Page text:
I have now just about recovered from a significant trauma and am sufficiently composed to blog again. You may know that my favourite alpaca is Bert (short for Roberta) and the dearest, most beautiful alpaca in the whole world (in my eyes).
Bert and I have a special relationship as I have to feed all her cria as she produces no milk whatsoever. When in the mood she enjoys a cuddle and loves having her eyes rubbed - when in a bad mood she can spit and grumble better than most. One day last week I checked everyone and then went up to third field to remove the electric fencing as the sheep had been moved. This took a couple of hours to wind up all the wire and remove posts, and I was very ready for a coffee after that, but as I came back through first field gateway I could hear a very odd noise - a rasping sound which was audible even above the noise of the mule. At first I couldn't make out where it was coming from and it wasn't until I got to the barn that I noticed Bert lying down, neck out and not looking right. I dashed over and realised the noise was coming from her. She was really struggling to breathe and making this ghastly noise. I had to virtually lift her to get her to stand up and when she did she was shaking like a leaf and was back down in seconds. I couldn't think what was wrong with her and there didn't appear to be anything stuck in her mouth or throat but I gave her neck a big rub in case. The vet was phoned but he was going to be an hour or so which meant I gave her the only thing I could think of which was a Penstrep and then dashed home for a hot water bottle (more for something to do than anything else). I left her with her eyes closing, a sound that could be heard from the field gate, shaking and generally on her way out.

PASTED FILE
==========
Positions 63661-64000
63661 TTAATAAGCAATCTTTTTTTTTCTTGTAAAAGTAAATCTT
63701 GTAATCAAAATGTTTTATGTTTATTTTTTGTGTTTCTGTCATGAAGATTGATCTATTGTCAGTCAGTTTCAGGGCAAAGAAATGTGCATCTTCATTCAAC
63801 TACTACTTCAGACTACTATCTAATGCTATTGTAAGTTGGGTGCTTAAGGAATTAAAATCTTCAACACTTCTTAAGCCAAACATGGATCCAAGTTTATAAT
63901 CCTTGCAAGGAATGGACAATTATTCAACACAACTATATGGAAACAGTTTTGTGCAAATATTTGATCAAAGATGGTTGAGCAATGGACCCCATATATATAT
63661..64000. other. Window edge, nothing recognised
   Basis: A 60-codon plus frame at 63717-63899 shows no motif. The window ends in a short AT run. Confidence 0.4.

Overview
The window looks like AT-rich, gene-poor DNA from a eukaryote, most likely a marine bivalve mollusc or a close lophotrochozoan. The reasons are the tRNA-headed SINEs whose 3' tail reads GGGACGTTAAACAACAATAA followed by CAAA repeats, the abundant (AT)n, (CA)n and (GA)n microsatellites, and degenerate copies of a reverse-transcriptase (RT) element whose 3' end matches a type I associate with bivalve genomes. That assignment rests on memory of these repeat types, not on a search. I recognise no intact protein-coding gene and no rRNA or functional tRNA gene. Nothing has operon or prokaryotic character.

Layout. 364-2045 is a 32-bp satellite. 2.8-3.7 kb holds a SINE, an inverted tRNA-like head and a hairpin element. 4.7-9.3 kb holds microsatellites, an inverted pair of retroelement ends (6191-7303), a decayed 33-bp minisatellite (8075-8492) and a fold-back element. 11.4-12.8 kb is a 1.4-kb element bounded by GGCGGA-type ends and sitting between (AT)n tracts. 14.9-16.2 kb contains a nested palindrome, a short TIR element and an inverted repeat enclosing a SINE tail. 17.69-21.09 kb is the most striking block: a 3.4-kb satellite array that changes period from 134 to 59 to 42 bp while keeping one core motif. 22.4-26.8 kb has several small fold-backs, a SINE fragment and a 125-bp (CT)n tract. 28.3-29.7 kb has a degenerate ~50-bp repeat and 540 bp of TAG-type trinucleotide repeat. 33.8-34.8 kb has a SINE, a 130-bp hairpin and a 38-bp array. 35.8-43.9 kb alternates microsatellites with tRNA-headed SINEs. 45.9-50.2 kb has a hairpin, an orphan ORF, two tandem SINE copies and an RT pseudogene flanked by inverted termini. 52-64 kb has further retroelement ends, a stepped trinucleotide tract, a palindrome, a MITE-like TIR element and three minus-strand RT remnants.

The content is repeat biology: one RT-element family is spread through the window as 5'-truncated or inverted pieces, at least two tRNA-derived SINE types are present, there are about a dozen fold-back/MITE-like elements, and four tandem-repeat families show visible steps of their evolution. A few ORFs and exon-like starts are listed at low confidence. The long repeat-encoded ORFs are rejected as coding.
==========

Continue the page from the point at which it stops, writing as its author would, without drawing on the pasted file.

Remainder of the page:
10 minutes and I was back and unlocking the field gate. I couldn't see Bert over the rise in the hill . . and I couldn't hear anything. I knew she was going to have died and I was crying my eyes out a I stumbled down hill with a pointless water bottle . . . only to find her up and grazing, perfectly normal and in a VERY bad mood. I rushed to set up a pen to get her in to investigate further and was about to phone the vet when he arrived having rushed to get there. I was so embarrassed - no rise in temperature, no lung problems to be heard - one very healthy, wanting to spit, Bert!
Now the only thing we can think it could have been is that there where two big branches down in their paddock and maybe she had a piece of bark stuck in her throat. Apparently, the gland bits at the side can swell up if there is an obstruction (I think that is what Yohav said - something like that anyway). I had a steroid injection to give to Bert if it came on again - but it didn't. She is fine!
A better penning solution! - After a long "family illness" and a subsequent reduction of our herd, I am back to report a more recent enhancement to Easter-Wood. One of the problems we ...
1 year ago